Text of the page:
I’ve thought about that turning point in round 3 countless times over the past 34 years Coach. I realized that my sports/competitive desire as a kid growing up in Benson was wrapped up pushing myself to excel. All internal, all about me. Push to excel to “say things” that I couldn’t say back then. I know it is important to have this internal fire, this push to excel. You know what I’m talking about. You had the fire to do the great things you accomplished for the Gophers, the Lakers and the Gusties. But I began to also realize the tremendous power of….TEAMWORK. The power and ability to uplift your teammate, your friend, that person you just met, simply with words we say, the way we say it, the look in our eyes as we say it.

And also the power of LISTENING to someone. Lives can be changed.

Coach you made a HUGE impact on my life and the lives of all Gustavus golfers. Thank you for being you. Thank you for being there for us. Thank you for caring about us. Thank you for pushing us.

And Thank You for driving through that snow storm winter of 1984 to come see that shy, skinny kid from Benson, MN play basketball :-)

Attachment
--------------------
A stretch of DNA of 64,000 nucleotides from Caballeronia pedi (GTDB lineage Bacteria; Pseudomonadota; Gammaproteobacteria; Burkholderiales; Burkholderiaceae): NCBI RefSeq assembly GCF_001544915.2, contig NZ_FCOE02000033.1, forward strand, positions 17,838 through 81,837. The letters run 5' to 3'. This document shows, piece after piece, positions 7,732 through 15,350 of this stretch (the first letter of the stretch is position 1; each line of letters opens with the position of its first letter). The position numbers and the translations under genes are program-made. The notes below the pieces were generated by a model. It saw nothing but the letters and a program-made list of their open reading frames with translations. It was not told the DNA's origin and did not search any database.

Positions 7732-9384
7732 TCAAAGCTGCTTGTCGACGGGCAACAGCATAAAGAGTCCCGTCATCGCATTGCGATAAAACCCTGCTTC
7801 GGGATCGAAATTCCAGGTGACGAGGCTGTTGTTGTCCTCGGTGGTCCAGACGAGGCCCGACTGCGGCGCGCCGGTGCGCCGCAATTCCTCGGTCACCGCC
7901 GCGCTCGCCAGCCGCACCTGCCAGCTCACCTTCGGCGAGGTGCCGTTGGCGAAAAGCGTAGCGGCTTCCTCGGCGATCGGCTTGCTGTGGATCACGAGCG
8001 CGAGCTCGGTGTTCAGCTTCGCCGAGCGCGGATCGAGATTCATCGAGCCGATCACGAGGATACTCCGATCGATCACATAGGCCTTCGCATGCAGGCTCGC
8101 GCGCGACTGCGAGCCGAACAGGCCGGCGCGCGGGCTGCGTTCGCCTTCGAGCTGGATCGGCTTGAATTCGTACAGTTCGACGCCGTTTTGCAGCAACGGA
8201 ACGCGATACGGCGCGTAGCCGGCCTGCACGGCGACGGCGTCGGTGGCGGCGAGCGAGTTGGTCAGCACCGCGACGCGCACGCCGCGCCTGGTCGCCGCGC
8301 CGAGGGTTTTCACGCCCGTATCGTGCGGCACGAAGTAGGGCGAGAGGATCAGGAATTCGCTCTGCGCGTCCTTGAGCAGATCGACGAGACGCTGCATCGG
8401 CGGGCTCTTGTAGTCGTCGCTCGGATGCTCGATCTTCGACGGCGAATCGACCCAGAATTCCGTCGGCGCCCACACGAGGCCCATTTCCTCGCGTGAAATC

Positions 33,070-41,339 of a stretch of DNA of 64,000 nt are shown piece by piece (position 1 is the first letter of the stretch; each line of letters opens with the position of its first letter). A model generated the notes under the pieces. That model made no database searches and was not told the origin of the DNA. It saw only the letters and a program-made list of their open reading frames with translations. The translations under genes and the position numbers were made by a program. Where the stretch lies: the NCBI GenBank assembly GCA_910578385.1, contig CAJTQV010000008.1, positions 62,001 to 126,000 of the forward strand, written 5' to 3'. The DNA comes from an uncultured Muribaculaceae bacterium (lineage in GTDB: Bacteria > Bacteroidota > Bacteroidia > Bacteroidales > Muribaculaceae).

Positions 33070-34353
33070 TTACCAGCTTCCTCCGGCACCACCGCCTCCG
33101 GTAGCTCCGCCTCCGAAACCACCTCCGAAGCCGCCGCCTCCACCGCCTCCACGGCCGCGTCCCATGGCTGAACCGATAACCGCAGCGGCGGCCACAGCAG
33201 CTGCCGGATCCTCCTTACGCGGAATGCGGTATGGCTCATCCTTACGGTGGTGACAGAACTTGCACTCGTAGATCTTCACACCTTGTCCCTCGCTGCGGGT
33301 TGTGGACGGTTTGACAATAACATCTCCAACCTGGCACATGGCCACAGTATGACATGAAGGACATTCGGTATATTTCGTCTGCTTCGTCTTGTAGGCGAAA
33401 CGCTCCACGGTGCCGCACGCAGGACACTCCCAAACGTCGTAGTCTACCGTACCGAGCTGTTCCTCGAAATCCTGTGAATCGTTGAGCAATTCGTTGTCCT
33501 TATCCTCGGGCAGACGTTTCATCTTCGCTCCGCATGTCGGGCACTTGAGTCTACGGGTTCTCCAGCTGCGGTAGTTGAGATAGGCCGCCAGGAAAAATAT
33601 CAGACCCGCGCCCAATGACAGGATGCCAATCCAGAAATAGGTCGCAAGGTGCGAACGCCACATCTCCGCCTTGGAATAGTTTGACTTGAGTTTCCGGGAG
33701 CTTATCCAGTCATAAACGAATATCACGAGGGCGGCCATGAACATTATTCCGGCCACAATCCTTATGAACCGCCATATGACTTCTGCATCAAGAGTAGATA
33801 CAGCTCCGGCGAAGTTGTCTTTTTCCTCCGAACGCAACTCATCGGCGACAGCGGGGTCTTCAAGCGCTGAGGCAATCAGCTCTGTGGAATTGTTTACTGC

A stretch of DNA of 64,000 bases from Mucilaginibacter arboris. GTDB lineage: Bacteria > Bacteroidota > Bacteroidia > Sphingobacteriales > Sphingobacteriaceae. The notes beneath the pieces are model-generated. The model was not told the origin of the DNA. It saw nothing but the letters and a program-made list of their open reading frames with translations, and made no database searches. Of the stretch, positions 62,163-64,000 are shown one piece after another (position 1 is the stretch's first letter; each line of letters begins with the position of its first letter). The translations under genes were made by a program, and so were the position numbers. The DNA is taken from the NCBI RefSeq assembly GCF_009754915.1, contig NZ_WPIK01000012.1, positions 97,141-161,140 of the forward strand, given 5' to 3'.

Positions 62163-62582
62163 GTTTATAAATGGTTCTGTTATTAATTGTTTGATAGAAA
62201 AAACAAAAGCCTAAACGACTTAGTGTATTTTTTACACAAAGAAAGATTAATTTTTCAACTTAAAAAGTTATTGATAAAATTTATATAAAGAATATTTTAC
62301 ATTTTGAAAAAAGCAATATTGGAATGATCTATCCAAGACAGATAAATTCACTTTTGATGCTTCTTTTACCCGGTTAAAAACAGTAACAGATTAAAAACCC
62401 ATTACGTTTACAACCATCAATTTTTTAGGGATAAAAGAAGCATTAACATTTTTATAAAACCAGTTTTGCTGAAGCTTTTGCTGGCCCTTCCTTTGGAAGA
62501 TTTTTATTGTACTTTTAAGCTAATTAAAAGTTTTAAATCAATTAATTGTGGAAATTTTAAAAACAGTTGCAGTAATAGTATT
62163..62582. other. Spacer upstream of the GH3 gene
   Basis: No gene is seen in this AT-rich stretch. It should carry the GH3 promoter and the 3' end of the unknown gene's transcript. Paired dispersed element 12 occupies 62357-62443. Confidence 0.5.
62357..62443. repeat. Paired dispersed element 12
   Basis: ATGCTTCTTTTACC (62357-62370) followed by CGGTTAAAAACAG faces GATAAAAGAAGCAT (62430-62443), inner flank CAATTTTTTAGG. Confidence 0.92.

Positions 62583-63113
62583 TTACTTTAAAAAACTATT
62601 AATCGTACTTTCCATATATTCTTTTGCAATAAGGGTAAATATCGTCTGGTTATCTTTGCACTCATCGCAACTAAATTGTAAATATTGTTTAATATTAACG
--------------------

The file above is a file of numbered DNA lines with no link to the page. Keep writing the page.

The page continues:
Love you Coach….Always & forever.

Greg Peterson

GAC 1988


When I graduated from Gustavus Adolphus College May of 1988, Accounting Degree in hand, no clue what I wanted to do with the rest of my life, Coach presented me with a gift. Pair of new Footjoy golf shoes. Black (Gustie colors Black & Gold). I never wore them once. They were too special to me, coming from my Coach. I never wore them but I’ve always kept them close to me. As I write this blog I turn around and there they are, against the wall in my home office, next to a pair of old boots, the same pair of boots I bought when I started our Machinery Pete Youtube channel back in 2009. Our two daughters had grown, I knew it was time to really lean into my business opportunity. Time to for Machinery Pete to hit the road and see where it leads…

Mrs. Machinery Pete occasionally will ask why I keep a pair of golf shoes and a pair of work boots in my office. Forrest Gump I tell her…you remember the 1994 movie of the same name, don’t you? Recall early in the movie Tom Hanks playing Forrest Gump, sitting on a bus stop bench talking at a lady sitting with him on the bench. Gump notices her shoes.

“Those look like comfortable shoes. Momma always said there’s an awful lot you can tell about a person by their shoes. Where they’ve been. Where they’re going.”

I’m so thankful where my Machinery Pete boots have taken me, all the wonderful folks I’ve met, things I’ve learned, friends made along the way. And I’m ever thankful to my Coach, Whitey Skoog, and those green fairways we walked together 30 plus years ago.

Talking and listening, about golf, about life. Rest well Coach.